FIG. 6 is a side view showing the use of the multi-tool. When a user applies inwardly directed compression forces at first locations (between the spring component and the first tips) on the plates 40 and 50, the spring elements 72 deflect from a neutral/rest position (see FIG. 7A) to a deflected position (see FIG. 7B), permitting the plates to pivot until the first tips 10 come into close proximity with each other in a pinching action. The user can additionally or alternatively apply compression forces at second and third locations (between the spring component and the second tips and between the spring component and the third tips, respectively) on the plates 40 and 50 to cause the second and third tips to come into close proximity with each other in a pinching action.

Having described a first example embodiment of the invention, other example embodiments will now be described in some detail. FIG. 8 shows a multi-tool according to a second example embodiment. This embodiment has an alternative spring component design including two spring elements 72 a that are similar to those of the first embodiment. But in this embodiment the flexible arms 76 a have a different shape. In particular, the outer and inner arm segments 78 a and 80 a are generally radially arranged (so that they are generally in-line with each other) and the middle arm segment 82 a has a lateral loop extension to provide sufficient elongation for the needed spring action.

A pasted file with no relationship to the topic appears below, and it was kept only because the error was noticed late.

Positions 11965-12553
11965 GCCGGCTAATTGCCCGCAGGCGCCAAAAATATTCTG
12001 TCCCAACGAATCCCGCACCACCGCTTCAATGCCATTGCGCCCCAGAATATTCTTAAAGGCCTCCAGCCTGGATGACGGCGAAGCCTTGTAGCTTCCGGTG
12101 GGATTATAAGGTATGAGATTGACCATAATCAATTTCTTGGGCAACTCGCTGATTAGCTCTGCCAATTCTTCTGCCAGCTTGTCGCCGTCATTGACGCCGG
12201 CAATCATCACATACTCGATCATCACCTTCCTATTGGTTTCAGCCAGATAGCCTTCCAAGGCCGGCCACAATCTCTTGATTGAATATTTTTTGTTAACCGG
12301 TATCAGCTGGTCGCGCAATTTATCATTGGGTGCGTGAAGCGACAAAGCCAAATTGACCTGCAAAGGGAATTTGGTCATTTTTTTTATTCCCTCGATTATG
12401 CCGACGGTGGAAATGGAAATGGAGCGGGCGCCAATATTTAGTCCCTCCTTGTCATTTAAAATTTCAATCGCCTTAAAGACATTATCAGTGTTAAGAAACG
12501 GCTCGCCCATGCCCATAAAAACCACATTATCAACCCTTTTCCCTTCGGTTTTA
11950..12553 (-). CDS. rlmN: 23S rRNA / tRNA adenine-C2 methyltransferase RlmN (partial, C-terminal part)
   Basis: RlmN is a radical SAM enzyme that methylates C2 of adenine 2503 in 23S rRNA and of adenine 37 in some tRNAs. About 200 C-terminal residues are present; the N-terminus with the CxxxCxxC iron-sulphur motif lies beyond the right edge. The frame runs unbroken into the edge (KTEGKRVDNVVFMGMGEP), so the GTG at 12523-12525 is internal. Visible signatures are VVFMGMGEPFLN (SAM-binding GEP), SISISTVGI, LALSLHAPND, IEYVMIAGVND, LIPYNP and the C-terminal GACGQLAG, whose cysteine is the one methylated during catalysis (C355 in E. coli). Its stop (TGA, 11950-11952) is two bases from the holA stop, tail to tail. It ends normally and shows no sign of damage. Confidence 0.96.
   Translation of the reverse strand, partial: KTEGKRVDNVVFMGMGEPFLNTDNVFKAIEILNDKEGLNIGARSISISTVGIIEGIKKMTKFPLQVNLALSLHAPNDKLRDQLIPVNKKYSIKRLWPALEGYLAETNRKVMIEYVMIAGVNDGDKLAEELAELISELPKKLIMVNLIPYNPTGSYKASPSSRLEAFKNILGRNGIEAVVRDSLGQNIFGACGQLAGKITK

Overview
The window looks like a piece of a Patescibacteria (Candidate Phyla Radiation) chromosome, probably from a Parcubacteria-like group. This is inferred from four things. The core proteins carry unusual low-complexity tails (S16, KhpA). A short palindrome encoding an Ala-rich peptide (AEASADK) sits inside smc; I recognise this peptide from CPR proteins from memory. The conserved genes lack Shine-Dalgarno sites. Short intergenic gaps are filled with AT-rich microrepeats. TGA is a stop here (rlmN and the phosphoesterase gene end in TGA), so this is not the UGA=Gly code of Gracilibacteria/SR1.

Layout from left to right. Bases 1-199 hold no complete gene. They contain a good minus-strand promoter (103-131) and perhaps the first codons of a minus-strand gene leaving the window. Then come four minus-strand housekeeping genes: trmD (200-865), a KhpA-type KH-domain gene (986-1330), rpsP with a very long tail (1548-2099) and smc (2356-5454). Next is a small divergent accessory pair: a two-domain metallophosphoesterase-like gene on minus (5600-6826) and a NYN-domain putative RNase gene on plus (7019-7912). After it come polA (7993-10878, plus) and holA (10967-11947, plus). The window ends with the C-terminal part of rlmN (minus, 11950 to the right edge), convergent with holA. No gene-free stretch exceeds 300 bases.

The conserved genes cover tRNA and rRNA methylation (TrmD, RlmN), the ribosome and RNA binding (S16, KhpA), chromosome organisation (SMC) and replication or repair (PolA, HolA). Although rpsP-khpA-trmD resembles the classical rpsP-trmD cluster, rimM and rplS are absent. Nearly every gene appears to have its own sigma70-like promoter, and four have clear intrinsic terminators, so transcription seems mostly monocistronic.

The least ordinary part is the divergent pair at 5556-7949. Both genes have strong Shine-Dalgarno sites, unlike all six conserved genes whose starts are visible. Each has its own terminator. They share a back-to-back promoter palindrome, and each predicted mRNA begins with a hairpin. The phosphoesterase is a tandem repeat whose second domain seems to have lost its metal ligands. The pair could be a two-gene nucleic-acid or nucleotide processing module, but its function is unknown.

FIG. 9 shows a multi-tool according to a third example embodiment. This embodiment has a spring component that is similar to that of the first embodiment. But in this embodiment the spring component consists of only a single of the spring elements 72 b and it is larger (with a larger base-to-central plate dimension) than those of the first embodiment.

FIG. 10 shows a multi-tool according to a fourth example embodiment. In this embodiment the spring component is substantially different from those described above. In particular, the spring component 70 c of this embodiment is provided by an elastomeric spring element. For example, the spring component 70 c may be provided by a triangular or circular disk-shaped piece of an elastomeric material that is mounted to the plates by pins.